*Official data for crime specifically against students at university is not available.

    • How a streamlined workflow can maximise the value of digital evidence and asset management solutions

      Published Feb 27 2020, 8:51 AM by Matthew Hetherington

      The availability of digital assets in UK policing is on an exponential rise. Members of the public expect to see digital solutions in place by their local police force for supporting crime prevention and community engagement. With the common use of smartphones, body-worn video and CCTV, the physical drain on the police service to gather, manage and disclose digital assets has never been higher.

      When a digital asset has been created and identified as a potential piece of evidence to be included in an investigation, that asset along with its original meta-data is now part of an important story. The asset will travel through a sequence of important events; a police investigation, become referenced and linked to a case file and eventually be disclosed as evidence in a criminal trial. 

      Today, we have the ability to technically support every step of that journey by streamlining workflows between platforms based on business rules, provide a secure audited chain of custody, and enable the public, police forces and judicial partners to work seamlessly to gain successful outcomes and prosecutions. 

      Streamlining workflows within digital evidence and asset management solutions needs to carry four immediate business benefits for the police in the UK today: 

      1. Give the general public access to a secure and controlled portal with the ability to submit an asset which is auto-tagged to an incident.
      2. Automate the ingest of multiple sources of digital assets with auto-tagging such as body-worn video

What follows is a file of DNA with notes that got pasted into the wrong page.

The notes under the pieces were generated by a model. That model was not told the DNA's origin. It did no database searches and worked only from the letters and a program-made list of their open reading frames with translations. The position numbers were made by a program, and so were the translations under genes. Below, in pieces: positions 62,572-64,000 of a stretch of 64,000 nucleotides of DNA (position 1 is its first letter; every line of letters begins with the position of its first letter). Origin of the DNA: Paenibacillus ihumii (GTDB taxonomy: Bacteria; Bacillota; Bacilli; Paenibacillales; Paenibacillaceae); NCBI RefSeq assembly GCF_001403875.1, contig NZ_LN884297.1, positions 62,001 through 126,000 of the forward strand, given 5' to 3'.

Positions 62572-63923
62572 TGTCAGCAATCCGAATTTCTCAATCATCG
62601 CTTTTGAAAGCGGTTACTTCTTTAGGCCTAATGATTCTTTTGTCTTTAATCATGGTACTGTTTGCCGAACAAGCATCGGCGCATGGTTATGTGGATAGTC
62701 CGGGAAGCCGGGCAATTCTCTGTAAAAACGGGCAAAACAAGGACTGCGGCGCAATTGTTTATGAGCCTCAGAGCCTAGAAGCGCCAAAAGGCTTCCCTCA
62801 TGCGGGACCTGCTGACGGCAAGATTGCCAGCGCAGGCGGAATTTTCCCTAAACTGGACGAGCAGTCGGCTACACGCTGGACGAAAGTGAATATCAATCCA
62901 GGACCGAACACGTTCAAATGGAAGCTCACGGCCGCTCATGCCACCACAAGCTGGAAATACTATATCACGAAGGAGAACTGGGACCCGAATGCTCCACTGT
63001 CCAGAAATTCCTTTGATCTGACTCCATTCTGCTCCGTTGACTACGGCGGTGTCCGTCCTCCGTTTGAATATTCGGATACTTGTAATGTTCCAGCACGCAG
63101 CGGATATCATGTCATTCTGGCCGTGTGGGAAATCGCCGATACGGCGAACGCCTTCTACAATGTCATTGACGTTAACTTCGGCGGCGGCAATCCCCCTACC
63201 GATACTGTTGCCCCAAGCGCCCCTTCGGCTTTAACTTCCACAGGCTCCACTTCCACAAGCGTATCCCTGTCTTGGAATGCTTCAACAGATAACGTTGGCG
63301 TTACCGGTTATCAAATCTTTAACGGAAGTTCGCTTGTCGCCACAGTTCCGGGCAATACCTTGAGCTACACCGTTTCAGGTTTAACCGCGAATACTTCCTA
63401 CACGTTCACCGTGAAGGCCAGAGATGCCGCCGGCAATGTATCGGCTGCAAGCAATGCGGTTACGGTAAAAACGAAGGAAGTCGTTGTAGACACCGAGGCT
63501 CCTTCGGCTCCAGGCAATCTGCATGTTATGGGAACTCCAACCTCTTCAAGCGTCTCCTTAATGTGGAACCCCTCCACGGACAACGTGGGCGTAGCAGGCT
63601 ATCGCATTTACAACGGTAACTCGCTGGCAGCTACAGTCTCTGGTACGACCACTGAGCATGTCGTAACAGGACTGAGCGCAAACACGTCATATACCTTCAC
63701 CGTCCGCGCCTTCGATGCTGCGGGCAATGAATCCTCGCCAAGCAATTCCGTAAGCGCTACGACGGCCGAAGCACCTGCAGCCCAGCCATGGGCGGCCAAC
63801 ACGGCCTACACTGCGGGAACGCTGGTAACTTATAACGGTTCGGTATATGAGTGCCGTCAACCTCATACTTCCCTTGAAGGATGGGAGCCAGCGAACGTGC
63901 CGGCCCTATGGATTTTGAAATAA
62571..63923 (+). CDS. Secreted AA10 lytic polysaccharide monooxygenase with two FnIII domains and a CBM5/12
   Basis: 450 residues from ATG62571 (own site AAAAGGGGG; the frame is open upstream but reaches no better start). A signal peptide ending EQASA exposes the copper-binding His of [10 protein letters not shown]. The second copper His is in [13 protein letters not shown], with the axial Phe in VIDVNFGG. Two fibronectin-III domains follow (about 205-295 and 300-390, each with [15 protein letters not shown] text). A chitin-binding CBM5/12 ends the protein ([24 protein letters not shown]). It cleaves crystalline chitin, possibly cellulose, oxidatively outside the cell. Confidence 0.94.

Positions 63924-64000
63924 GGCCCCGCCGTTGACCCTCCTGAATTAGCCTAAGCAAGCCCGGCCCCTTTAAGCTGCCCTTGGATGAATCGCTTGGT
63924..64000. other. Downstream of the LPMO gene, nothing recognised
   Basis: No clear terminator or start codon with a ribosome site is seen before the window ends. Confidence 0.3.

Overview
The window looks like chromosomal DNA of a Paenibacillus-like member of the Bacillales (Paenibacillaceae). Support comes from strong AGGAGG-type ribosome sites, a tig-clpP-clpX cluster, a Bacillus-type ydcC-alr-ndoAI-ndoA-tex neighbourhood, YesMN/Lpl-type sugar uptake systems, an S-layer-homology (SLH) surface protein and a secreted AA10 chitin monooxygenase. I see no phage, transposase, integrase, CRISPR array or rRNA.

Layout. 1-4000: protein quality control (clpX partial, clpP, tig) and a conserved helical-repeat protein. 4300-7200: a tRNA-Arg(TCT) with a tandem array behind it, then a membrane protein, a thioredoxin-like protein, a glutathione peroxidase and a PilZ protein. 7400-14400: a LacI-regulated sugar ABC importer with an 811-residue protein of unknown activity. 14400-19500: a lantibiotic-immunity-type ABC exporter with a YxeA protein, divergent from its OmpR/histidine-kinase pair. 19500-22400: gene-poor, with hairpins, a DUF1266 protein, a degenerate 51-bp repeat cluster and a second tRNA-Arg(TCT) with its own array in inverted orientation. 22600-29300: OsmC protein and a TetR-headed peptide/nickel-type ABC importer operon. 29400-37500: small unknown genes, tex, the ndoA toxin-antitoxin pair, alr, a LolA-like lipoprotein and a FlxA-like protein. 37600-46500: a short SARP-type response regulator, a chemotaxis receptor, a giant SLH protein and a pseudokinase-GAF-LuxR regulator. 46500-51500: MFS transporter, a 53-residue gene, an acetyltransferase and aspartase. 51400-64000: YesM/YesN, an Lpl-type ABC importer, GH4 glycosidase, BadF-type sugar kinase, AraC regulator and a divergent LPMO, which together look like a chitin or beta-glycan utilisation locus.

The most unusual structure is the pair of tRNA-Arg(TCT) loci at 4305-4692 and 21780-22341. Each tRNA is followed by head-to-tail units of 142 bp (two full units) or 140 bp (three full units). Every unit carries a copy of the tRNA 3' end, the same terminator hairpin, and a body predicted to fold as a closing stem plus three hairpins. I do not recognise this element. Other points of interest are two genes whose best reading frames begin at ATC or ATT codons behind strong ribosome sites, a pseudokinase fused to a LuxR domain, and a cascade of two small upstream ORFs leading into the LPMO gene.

3. Provide secure storage of the asset alongside a data pool of other potentially related assets, where investigation tools can be used to open new lines of enquiry
      4. Provide either a self serve access for Judicial partners or a fully integrated sharing platform (as in the case of the Scottish Government) to allow original evidence to be presented in court along with case file and audit report to validate the integrity of the evidence. 

      In December 2018, the UK Crown Prosecution Service updated several official guidelines due to a significant number of criminal trials collapsing due to the lack of disclosure of digital evidence. Evidence integrity was key to this, with a call to support search strategies, analytics and the ability to isolate certain elements of key evidence that may have specific privileges but still be disclosed as used or unused evidence material. 

      CommandCentral has been designed to support the Policing Vision 2025 in England and Wales and the Digital Strategy for Justice in Scotland along with national standards due to be published by the Digital Policing Portfolio (DPP) including the following national programmes: Digital Intelligence and Investigation (DII, Digital First (DF) and Single Online Home (SOLH). CommandCentral has also been designed to specifically meet the secure authenticated access and sharing requirements of the CPS, particularly defence practitioners and legal barristers. 

      Kelly Harrison. 

      Solution Manager, CommandCentral Suite 

       

      Kelly is presently responsible for managing the end to end portfolio of CommandCentral Suite at Motorola Solutions. An innovative software specialist with 10 years experience in Public Safety solutions including Command and Control, Communications, Mobility, Evidence and Records Management Solutions. Kelly prides herself on driving operational outcomes, in particular in overcoming complex requirements for customers with multiple ICT challenges.

      Kelly is on LinkedIn